The bottom line being, he too didn't show any signs of being able to handle a Brees level per game workload in the NFL and still come out on top in the W column. If they didn't do it then, what makes you think they could do it now? You seem to be pointing out these differences in eras, as if to say these older guys were at a disadvantage statistically. And while that may be true, what I'm saying is, "didn't" may very well be an indication of "can't", regardless of era. Obviously, I can't say it is for certain, but I am definitely not giving anyone the benefit of the doubt to the point of holding it against someone who DID (actually) exhibit the ability to handle that level of utilization. And Brooks is most certainly one who DID. He wasn't a world beater by any means, but he was highly competitive within his own era and at least lived up to what was expected of a run of the mill starter in that particular epoch. That's as much as can be said of any of them. He didn't ever top a 60% completion percentage. Ha! Really? Is that all you've got, cherry picker? From 2001-05, Trent Green never threw less than 10 INTs in a season. Brooks threw 8 in 2003 and I would think just about every other regular starter from those five seasons had at least one sub 10 INT campaign in there, as well. I suppose that makes Green pretty damn lousy, as compared to his early 2000s peers there, eh? Child, please. Also, you mentioned how modern era QBs are supposed to have the higher completion percentages, while the older era QBs are supposed to have the higher yards per attempt, which is quite true, generally speaking. Among the top ten career passers in YPA are Otto Graham (the all-time leader), Sid Luckman, Norm Van Brocklin, Ed Brown, Bart Starr, Bob Berry and Johnny Unitas. There's only one problem with that assertion as it applies to the Saints. Aaron Brooks has a higher YPA (6.9) than either Billy Kilmer (6.7) OR Archie Manning (6.5)! Brooks also has a higher completion percentage than either, meaning he met HIS end of that trade off. In falling short of a modern day "dumpster dweller", neither of the old timers took advantage of what was in essence THEIR statistic to be had!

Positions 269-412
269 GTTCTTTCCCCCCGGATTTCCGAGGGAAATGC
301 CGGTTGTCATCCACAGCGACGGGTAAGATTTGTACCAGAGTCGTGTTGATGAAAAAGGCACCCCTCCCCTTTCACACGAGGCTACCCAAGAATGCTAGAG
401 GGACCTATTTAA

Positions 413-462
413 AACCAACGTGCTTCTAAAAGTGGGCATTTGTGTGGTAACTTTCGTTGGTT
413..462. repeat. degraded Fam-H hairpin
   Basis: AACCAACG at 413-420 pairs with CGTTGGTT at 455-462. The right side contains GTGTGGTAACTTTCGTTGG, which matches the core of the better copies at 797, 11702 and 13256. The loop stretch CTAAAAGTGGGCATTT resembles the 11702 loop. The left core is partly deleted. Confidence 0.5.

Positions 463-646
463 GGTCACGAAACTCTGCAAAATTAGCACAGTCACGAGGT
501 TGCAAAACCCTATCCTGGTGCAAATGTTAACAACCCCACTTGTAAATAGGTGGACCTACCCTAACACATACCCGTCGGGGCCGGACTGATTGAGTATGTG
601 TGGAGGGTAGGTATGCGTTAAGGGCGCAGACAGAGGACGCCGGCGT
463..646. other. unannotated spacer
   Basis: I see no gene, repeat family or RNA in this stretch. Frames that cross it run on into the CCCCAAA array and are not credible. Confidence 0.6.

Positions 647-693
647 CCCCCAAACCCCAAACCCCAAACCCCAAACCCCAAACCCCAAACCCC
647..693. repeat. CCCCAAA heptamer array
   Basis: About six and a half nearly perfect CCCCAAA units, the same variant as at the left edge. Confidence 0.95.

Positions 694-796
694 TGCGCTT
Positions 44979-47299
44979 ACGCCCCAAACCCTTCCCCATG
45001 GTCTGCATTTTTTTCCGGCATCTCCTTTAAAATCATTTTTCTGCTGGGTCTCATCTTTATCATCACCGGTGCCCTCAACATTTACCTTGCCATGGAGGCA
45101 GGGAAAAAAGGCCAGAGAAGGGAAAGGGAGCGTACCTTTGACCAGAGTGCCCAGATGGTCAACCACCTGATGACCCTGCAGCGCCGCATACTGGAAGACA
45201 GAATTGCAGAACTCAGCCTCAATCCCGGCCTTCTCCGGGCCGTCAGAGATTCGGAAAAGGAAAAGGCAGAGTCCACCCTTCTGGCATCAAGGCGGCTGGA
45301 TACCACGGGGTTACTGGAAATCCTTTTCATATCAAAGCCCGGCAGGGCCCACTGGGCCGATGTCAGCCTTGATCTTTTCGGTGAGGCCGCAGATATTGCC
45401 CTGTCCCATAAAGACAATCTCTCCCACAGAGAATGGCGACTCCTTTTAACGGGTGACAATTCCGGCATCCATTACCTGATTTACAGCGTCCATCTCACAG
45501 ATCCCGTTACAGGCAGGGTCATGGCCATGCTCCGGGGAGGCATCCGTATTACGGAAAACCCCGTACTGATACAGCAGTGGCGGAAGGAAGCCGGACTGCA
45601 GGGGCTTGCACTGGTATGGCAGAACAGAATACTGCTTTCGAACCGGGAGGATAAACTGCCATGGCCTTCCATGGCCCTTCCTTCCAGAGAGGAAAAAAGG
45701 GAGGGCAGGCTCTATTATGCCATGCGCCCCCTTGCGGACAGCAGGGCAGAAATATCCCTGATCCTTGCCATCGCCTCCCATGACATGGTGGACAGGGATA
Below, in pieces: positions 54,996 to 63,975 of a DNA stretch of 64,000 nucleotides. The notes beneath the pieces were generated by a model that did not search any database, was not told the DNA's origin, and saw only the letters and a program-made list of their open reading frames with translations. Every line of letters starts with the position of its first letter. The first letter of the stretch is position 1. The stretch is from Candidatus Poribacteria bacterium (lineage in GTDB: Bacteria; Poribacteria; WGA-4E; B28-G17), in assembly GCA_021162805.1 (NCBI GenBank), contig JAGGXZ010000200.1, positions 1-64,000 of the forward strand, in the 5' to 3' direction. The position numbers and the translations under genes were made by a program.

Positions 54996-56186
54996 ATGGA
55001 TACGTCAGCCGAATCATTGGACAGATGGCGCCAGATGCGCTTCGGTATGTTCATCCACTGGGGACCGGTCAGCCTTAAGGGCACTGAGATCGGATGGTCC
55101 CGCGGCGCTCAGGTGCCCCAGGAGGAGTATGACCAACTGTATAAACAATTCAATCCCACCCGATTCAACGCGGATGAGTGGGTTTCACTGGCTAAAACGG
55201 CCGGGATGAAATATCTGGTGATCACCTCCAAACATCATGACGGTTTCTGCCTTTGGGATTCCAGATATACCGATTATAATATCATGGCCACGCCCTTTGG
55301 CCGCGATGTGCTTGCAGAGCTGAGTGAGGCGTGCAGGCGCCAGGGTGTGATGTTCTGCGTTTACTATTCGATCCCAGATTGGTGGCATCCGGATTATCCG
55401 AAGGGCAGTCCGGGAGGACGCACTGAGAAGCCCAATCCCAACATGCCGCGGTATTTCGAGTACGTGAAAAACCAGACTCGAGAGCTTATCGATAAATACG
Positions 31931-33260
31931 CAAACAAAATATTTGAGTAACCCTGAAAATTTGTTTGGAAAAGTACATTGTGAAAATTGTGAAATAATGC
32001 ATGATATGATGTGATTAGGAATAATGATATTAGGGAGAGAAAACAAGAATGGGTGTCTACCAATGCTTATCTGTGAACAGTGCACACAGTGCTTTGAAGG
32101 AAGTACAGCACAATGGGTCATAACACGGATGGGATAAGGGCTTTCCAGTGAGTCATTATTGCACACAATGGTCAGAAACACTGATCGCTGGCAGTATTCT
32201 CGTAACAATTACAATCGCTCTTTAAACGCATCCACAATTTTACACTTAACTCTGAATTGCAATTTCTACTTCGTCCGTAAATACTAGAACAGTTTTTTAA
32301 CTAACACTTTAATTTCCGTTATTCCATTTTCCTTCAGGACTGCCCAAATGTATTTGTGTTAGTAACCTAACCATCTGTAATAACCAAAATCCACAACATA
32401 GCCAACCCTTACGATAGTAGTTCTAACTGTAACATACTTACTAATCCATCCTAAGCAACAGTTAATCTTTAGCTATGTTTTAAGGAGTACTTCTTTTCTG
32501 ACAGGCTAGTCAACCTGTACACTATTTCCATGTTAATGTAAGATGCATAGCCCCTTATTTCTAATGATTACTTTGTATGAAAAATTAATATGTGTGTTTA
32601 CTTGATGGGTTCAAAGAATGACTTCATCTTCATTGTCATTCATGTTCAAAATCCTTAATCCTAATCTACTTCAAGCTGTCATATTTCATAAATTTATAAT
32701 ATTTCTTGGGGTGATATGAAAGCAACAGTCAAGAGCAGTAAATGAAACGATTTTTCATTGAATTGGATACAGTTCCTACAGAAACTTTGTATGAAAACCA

Let's get back to the man of the hour. Remember the backwards pass against San Diego? Holy shiitake, I never thought I'd hear the end of that one! Never mind the fact that he was hit on the shoulder as he was pivoting to throw the screen. Also, never mind the fact that it was recovered by the Saints and didn't even directly cost the Saints a possession, as it occurred on 2nd down. It was the most dumbfounding play in the history of the franchise, according to many. Yes, far more so than Archie lining up for a snap under the GUARD! He's currently tied with Adrian McPherson for that team record btw, at one apiece. And you're right, Brooks was never in the running for that one, either. Confidentially, I'm shocked that people aren't still carrying on about Marques Colston's illegal forward pass to END a PLAYOFF game. Can you spot the contrasting nature of these public outcries, by chance? But yeah, Colston's in Moore's boat. Black, but not a QB. In hindsight, Jeff Blake is probably lucky he got injured when he did. He would have inevitably been crucified for something or other, just as soon as he was .500 material. You know, since New Orleans has a rich tradition of not accepting C+ or worse as an acceptable point of continuation.